Explosion of strip malls keep shoppers in parish
But the question is, does the local community really benefit from these retail giants?
On the West Bank alone, three newly-built shopping centers - two in Luling and one in Boutte - have suites for lease that tend to attract more businesses.
“The majority of retailers that I’ve talked to prefer existing spaces versus building new facilities,” said Corey Faucheux, the parish’s economic development director. “It shrinks their start-up time and leasing is favored over owning within their business plans.”
However, Faucheux points out that there are some retailers - like restaurants and drugstores - that prefer to construct stand-alone buildings in addition to other business sectors such as heavy-commercial and light-industrial corporations.
“In today’s economic climate, it is easier to market an existing space instead of persuading a company to approve a new construction,” added Faucheux. “Usually, companies first seek existing space before pursuing a construction alternative.”
Big-name chain stores like the Shoe Dept. and Rue 21 have set up shop on Highway 90 in Luling near the Coronado subdivision, providing residents additional shopping options.
“It is a positive impact in the sense that these outlets may provide local shoppers a reason not to travel outside of St. Charles to spend their money, resulting in more dollars recirculating through the local economy,” Faucheux said.
Other businesses, like locally-owned Pocomo’s Pizzeria and Tiger Town Gifts, are also an indication of the parish’s growth.
“The benefits of a locally-owned store usually revolve around the fact that most of a dollar spent at a local business stays within the local economy,” said Faucheux. “These businesses usually purchase from other businesses, live and pay taxes in the community.”
Which is the difference between those businesses and national chains.
Some controversial studies show that as much as 80 percent of $1 spent at a national outlet immediately leaves the community. However, national chain retailers do benefit communities by preventing more “outshopping” or “spending leakage” to neighboring parishes.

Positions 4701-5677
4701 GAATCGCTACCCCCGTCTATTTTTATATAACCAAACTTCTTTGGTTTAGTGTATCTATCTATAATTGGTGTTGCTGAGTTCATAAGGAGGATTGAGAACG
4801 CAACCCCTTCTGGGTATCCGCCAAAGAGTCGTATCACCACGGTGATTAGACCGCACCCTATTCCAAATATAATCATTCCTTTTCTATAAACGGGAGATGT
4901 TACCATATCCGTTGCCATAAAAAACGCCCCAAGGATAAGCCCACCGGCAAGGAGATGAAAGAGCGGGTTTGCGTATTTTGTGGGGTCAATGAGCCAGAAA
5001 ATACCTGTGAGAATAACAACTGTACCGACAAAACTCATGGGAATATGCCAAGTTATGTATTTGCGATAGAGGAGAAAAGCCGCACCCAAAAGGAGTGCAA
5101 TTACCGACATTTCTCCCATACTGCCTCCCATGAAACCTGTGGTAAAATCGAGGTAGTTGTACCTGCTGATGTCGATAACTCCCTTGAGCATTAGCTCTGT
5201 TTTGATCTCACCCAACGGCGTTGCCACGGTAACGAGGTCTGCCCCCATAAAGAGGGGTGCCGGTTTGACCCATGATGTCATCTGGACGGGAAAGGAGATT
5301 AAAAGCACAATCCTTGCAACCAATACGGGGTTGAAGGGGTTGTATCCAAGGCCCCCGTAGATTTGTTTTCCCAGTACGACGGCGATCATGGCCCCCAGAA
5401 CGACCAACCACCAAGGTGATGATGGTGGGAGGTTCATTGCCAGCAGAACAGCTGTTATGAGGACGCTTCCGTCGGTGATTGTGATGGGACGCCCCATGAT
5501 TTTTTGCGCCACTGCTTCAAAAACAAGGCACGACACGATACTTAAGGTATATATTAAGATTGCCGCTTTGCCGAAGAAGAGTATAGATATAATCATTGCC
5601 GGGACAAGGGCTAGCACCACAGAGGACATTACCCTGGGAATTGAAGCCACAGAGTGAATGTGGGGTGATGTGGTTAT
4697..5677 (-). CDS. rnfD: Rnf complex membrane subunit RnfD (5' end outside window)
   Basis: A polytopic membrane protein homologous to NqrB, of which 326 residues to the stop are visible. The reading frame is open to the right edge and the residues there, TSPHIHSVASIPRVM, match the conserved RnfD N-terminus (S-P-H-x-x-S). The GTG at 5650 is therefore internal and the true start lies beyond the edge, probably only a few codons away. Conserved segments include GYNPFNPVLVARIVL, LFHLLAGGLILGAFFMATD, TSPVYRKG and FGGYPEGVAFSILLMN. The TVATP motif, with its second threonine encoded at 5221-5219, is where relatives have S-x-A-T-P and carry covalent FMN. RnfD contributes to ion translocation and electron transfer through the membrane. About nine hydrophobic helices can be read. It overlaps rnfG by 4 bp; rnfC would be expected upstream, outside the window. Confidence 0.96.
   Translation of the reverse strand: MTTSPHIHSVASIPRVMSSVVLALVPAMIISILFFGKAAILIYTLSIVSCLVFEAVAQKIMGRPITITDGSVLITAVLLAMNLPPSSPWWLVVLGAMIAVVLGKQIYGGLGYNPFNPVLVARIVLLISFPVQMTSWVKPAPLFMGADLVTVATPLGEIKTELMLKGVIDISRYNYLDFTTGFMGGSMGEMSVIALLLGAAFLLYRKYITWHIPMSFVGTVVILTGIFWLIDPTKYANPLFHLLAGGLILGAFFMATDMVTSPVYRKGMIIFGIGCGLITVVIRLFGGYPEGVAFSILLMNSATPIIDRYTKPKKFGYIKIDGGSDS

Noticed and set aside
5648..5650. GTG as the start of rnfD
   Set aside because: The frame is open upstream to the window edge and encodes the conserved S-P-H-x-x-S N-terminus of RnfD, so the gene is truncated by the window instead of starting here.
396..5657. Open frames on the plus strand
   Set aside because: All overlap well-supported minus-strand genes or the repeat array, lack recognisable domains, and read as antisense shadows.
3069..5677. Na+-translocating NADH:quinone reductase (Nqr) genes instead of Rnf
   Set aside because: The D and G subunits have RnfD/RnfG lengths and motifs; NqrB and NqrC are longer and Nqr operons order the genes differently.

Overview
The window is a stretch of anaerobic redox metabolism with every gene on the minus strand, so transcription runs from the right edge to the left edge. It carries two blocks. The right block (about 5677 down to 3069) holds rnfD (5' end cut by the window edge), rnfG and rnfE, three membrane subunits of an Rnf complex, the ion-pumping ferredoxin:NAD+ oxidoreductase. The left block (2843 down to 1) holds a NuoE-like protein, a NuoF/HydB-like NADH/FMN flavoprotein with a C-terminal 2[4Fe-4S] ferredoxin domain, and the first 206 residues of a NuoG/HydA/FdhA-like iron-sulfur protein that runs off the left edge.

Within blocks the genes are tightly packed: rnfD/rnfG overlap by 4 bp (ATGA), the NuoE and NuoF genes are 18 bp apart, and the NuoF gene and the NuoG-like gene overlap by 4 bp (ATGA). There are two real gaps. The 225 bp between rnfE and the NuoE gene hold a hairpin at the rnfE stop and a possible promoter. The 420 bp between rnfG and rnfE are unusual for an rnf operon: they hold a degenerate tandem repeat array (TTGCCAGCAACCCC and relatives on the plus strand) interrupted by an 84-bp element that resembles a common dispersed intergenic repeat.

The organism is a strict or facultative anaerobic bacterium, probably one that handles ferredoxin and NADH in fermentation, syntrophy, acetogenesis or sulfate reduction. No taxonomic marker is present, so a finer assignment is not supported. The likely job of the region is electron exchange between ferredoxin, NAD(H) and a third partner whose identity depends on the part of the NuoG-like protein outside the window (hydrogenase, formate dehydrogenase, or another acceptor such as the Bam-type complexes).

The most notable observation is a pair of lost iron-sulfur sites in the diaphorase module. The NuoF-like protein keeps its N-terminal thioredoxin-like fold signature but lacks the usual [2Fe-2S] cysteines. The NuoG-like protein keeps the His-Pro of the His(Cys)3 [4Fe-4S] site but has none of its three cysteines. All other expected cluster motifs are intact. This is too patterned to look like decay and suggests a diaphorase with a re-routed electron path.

“The most obvious example is Wal-Mart,” Faucheux said. “Whether you are pro- or anti-Wal-Mart, the fact of the matter is that people will shop in their stores.”
Other national retail studies indicate, from a fiscal standpoint, that a community without a Wal-Mart is negatively impacted if neighboring communities have a Wal-Mart.
“In my opinion, there is a difference between retail development and economic development,” Faucheux said. “Retail development should only be viewed as true economic development when it prevents outshopping, and when it results in a net gain in employment - or when it results in a more money staying in our parish.”
Tax incentives that provide manufactures with property tax exemptions, and retailers with employment tax credits, are available to potential entrepreneurs.
The Industrial Tax Exemption provides manufacturers with a property tax exemption for a five-year period. Exemptible property includes buildings, machinery, equipment, furniture and fixtures for a new expanded or renovated facility.
The Enterprise Zone incentive provides a one-time $2,500 tax credit for each new permanent job created in the parish.
“We encourage every existing business and prospective business to take full advantage of the incentive offered by the Louisiana Economic Development,” Faucheux said. “In addition to state incentives, we have the ability to offer a customized package of local incentives based on the economic health of the business and the business’ fiscal impact on our community.”
To date, Faucheux says that the parish has yet to approve a local incentive package to the traditional, national retailers, but has helped several “mom and pop” retailers get started or expand their business.
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